Another biomarker case is calcified plaques in the arteries that increase the risk of a heart attack. Women after menopause have less plaques when they take hormones. But other studies have shown that estrogen supplements increase the risk of a heart attack. This brings the study authors to the conclusion that «estrogen has complex biologic effects and may influence the risk of cardiovascular events and other outcomes through multiple pathways». In other words, they strongly warn against relying on the plaque biomarker.
The case of population studies
In epidemiology, biomarkers are often used as ersatz outcomes if researchers cannot wait until their subjects fall sick or die. The flaw of this method is a dilution problem. If for instance a certain diet has been shown to lower cholesterol by x percent and other studies have shown that in the lowest quartile of cholesterol the risk of a heart attack is y percent lower than in the highest, it cannot be concluded that the diet will lower the risk of a heart attack.
If this sounds too complicated, just imagine billiard balls that are made of sand-filled rubber. If the first ball hits another, the second ball will move, but not very far and if it hits a third ball, this latter may not move at all. Conclusion: Be sceptic when biomarkers are used in population studies.
Photo credit: flickr.com/photos/sonson/370521046/
Friday, June 22, 2007
Why do people gain too much weight? Why do they get obese? In my opinion, understanding the reasons is the first of many important steps in weight loss. Let's have a look at Mexican schoolkids. They may teach us a lesson.
More than seven hundred schoolchildren of Mexico City have been surveyed by questions about their food supply and by measuring their body mass index (BMI). It came out that children at the first level of the 5-level famine scale are at double risk of obesity compared to the zero famine level.
The first famine level is not yet famine but is called food insecurity: In a still cohesive social system the food prices are unstable, seasonal shortages occur and reversible coping strategies are taken to overcome the situation.
The result of the Mexican study is easy to understand. As soon as fear of starvation begins to emerge, an old survival reflex is set to action: Eat as much as you can, get as many calories as you can afford, buy cheap fatty cereals and sweets. The same survival reflex is also responsible for the yo-yo effect because it is turned on by a strict low-calorie diet, signalling stress and food insecurity to body and mind.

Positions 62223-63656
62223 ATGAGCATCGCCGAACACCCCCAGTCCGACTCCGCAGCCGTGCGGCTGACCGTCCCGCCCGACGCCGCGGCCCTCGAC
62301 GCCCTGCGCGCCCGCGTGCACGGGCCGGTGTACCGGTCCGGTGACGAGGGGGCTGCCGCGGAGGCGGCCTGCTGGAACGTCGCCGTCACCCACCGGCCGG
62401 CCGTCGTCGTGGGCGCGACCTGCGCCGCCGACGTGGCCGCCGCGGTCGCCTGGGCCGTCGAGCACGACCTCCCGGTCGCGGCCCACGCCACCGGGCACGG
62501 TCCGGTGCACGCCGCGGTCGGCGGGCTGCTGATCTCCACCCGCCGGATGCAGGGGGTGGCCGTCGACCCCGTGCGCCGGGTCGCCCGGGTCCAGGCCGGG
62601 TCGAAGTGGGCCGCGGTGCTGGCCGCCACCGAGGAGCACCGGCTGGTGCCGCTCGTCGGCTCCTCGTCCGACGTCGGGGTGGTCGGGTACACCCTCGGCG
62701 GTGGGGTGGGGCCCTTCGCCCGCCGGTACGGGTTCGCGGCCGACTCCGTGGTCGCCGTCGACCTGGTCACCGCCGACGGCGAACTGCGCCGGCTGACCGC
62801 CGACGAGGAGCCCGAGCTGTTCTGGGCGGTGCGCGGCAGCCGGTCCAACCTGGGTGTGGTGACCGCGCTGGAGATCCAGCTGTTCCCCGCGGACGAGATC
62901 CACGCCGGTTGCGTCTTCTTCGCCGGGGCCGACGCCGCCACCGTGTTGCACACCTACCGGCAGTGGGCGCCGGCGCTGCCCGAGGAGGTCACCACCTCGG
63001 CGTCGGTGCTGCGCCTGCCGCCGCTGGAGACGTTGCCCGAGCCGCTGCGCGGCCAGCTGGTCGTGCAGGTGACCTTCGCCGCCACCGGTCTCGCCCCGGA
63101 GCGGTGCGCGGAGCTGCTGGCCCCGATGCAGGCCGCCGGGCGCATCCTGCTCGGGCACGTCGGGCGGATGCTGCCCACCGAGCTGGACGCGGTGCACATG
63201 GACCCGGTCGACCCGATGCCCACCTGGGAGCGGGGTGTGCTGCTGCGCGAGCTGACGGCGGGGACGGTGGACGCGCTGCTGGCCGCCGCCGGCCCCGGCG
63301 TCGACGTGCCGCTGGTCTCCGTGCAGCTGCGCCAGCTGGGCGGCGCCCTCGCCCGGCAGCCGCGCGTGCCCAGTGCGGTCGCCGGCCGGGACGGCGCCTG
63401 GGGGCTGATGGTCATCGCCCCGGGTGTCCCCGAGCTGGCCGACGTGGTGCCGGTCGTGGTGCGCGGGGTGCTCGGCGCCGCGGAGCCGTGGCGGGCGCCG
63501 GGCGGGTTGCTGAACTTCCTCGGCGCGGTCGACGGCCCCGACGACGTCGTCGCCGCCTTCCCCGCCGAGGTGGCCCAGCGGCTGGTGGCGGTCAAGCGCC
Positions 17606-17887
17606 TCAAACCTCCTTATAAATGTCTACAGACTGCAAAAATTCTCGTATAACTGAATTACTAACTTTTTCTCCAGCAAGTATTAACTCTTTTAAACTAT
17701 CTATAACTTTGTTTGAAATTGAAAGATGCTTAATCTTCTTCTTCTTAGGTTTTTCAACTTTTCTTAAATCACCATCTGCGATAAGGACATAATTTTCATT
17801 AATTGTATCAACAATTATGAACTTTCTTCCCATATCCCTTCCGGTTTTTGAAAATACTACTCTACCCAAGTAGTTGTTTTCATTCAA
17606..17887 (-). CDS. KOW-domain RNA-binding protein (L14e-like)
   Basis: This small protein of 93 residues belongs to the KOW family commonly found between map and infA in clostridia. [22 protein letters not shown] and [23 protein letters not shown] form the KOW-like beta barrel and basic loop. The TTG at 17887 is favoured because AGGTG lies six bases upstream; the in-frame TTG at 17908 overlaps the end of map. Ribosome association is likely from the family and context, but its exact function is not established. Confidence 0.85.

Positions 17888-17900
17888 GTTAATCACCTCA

Less stress, less weight
Now let's flip the coin. Its positive face tells us that it must be easier to lose weight if we get rid of food-related stress. Eat slowly: The longer it takes, the more is your body «convinced» that it has got enough. Savour your food: Sensations are important, and the more units of them you get from a given amount of food, the less food will be required to satisfy this need. Select high quality food: This makes it easier to eat slowly and to savour plus it will give your body most of the nutrients it needs, again with smaller amounts of food.
In other words, do exactly the opposite of someone who is in danger of a famine. And this goes beyond food. Be ready to waste your energy by going for sports regularly.
Wikipedia: Food security, famine scales
Photo credit: flickr.com/photos/kafkan/497278464/
Andy Lewis (quackometer.net) has developed a simple but useful tool to analyze quackery content of websites. It uses an algorithm based on keywords frequently used by quacks, such as «wonder», «healing» or «naturopath», commercial terms such as «shipping» or «products», the absence of skeptical terms like «placebo», «flawed», the use of promotional terms and many more. The algo compares the count of these terms against thresholds and calculates a quackery index with the international quackery unit of a Canard. The maximum is 10 Canards, and stories with 5 or 6 Canards may even be found in newspapers like Daily Mail or The Scotsman.
Today, Med Journal Watch has a quackery level of 0 Canards (check here), but keep your eyes and mind open and do not rely on the verdict of a robot. If you find a website that you suspect to be quackish, you can test it here.